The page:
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Conflict Strategies for Nice People

The Core Issue

When a proposed course of action is wrong according to you, try to understand the core issue, or reasons, that led to the decision, instead of complaining. This will help find common ground with others and take the discussion in the right direction.

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Conflict Strategies for Nice People

Conflict Strategies for Nice People

https://hbr.org/2013/12/conflict-strategies-for-nice-people

hbr.org

8

Key Ideas

A Team Needs Conflict

Overly nice people in the office, who never pick a fight, and value friendly relations with their peers and bosses, may be just as responsible for team dysfunction as the combative ones.

Conflict, though uncomfortable, is a source of true motivation, and crucial for identifying risks and taking compelling decisions.

Benefits Of Conflict

There is a need for conflict in teams for their effective functioning.

  • It allows team members to see difficult situations.
  • It helps put forward alternative solutions and diverse perspectives.
  • It acts as a strength test for the solutions found.

Healthy Conflicts

A nice person's self-image is based on pleasing and agreeing with others.

Instead of just agreeing and being nice, one should add unique value and perspective.

If you only agree with everyone, you may even not be that valuable to the team.

Use 'And' Not 'But'

When a conflict-avoiding person has to disagree or has to add his perspective, he can use the word 'And' instead of showing disapproval of the team's options by saying 'But'.

Imagine A Different Scenario

Another strategy is to hypothetically imagine a different scenario with the team members, putting across your point as a brain exercise, not as a commandment. The team is then less likely to contradict you.

Indirect Questions

If you disagree with a decision and want to preserve your reputation as a nice person, you can ask indirectly, pointing towards the impact of the teams' decision, instead of making a direct statement criticizing or finding fault.

An open-ended question will help add value and invoke discussion.

The Core Issue

When a proposed course of action is wrong according to you, try to understand the core issue, or reasons, that led to the decision, instead of complaining. This will help find common ground with others and take the discussion in the right direction.

"Help Me Understand"

Another 'nice conflict' tactic when you see an outrageous decision being approved, is to ask for help.

Asking for help to understand the decision indicates you are not endorsing it. You can then ask open-ended questions to steer the decision the right way.

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Embrace conflict

Don’t avoid conflict or pretend nothing has happened as it usually will only get worse.

  • If you notice a conflict between employees, encourage them to work it out.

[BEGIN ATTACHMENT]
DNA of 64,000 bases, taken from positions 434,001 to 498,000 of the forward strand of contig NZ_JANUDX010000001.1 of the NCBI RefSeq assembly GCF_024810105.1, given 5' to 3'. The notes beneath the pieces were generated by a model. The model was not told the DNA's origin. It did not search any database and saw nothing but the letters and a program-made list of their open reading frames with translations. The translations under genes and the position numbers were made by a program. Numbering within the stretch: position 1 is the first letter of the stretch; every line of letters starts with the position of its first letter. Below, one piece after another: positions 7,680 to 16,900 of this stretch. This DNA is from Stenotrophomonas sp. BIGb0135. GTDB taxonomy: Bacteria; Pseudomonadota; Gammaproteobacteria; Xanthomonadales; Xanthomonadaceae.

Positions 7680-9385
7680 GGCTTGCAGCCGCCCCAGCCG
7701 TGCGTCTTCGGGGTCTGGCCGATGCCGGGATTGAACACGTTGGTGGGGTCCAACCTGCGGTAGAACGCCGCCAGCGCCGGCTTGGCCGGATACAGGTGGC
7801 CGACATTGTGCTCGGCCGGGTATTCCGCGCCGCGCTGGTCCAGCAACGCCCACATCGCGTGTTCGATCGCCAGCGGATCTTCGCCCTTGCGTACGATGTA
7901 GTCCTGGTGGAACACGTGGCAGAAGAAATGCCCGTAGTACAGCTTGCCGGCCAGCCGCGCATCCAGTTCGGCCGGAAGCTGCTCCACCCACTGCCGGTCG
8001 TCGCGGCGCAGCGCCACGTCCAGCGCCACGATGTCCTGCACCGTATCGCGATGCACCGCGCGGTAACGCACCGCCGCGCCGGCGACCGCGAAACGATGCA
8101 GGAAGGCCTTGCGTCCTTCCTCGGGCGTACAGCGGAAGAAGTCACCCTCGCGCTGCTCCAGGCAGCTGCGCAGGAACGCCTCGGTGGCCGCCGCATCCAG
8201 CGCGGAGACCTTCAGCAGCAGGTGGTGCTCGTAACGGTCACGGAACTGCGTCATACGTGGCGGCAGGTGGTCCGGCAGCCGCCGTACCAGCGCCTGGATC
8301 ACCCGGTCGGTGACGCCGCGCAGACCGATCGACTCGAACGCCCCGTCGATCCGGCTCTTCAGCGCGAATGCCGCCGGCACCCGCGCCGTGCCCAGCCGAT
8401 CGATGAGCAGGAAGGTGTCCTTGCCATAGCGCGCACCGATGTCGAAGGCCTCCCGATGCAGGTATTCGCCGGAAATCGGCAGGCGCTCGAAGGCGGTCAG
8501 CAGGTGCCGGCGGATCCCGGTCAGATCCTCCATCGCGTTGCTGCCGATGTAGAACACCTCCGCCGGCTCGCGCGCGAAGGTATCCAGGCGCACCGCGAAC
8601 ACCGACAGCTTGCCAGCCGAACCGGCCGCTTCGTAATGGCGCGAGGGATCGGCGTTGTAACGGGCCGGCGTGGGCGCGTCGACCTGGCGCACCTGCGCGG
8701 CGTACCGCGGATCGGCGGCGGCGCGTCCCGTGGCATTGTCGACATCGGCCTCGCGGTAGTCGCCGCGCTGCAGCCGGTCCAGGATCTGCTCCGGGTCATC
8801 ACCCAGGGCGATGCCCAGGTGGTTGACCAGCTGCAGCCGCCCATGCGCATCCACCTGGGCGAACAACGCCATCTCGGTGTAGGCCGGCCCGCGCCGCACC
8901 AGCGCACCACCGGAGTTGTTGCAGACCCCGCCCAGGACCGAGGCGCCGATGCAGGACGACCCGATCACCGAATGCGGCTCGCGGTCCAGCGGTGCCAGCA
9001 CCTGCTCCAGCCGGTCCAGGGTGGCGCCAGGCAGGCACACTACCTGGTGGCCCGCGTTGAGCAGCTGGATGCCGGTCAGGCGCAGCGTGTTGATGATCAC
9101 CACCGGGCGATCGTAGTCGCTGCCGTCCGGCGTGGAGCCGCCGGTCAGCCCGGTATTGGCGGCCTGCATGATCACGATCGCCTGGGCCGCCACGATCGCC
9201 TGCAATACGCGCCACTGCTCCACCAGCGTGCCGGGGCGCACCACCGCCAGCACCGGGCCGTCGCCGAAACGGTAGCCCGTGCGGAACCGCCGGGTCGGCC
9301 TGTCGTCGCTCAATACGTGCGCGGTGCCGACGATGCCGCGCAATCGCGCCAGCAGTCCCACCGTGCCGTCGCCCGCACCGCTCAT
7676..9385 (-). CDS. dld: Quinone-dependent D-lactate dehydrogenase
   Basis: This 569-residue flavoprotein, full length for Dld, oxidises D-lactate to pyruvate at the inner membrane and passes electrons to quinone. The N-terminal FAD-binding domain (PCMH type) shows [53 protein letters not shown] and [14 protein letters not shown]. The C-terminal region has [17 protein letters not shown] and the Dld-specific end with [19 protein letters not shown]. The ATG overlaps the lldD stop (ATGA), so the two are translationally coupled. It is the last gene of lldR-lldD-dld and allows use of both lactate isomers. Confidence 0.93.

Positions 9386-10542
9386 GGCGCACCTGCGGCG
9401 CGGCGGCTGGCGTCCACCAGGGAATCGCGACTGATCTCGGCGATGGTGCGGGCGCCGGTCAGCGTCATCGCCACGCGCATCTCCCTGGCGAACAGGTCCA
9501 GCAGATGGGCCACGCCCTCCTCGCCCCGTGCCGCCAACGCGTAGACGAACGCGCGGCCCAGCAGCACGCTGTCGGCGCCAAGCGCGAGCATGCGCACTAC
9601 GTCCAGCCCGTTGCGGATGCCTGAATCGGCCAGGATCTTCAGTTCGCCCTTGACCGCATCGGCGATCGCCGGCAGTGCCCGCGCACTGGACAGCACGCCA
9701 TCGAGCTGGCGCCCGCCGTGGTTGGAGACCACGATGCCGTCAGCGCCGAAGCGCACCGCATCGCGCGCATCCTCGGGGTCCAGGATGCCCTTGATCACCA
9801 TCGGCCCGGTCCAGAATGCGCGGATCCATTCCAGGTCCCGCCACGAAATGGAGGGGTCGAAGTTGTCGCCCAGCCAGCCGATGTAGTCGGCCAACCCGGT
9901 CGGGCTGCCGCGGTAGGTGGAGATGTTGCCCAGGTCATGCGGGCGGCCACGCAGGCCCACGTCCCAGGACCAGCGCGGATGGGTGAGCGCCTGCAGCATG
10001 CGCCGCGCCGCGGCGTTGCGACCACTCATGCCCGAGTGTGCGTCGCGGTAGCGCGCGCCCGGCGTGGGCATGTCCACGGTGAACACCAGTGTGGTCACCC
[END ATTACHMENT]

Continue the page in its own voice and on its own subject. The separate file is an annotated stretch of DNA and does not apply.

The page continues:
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Resolving conflict
  • Talk together. Each person should have adequate time to say what he or she believes the other party needs to hear. 
  • Listen carefully to gain understanding. Give your complete attention to the person who is talking without interrupting. 
  • Resolution is possible only when you find points of agreement
  • Guide the conversation without taking sides. 
  • Be quick to forgive. Every conflict needs a clear resolution that acknowledges hurt feelings and finds a solution that begins to mend them.

Make Time To Connect

Workers crave a sense of authentic connection with others and the best way to do that is by bringing people together in person. But it's not always a viable alternative.

One way to do that...

Communication
  • Set clear expectations and make an effort to be a good listener.
  • Set clear boundaries. Establish a preferred time for communications so you feel respected and acknowledged.
  • Get to know others. Remote workers often have purely transactional interactions. Listen to people and get to know them.
  • Update people on what you’re working on and your availability
Use Shared Experiences

A co-located office develops its own personality through inside jokes, shared experiences, and a collaborative environment. A remote team needs to develop something similar.

Creating specific Slack channels based on interests and book clubs where the company funds the books are the easiest ways to do this for remote workers.

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Nonviolent communication

It lets us reframe how we express ourselves and hear others. 

It allows us to speak in terms of what we observe, how we’re feeling, what our needs are, and how we respond to other...

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Is to empower functional giving and receiving. 

If implemented correctly, it can replace knee-jerk reactions and old, ineffective patterns. It can be built like any habit.

Observation
  • Take a mental step back and just watch what's happening in the current situation.
  • Record these observations in your mind without assigning value to them
  • Hold back from judgment or evaluation
  • Say what you see, but not what you think of it. Examples: “What I’m hearing you ask me is…” or “I see that you want this…”

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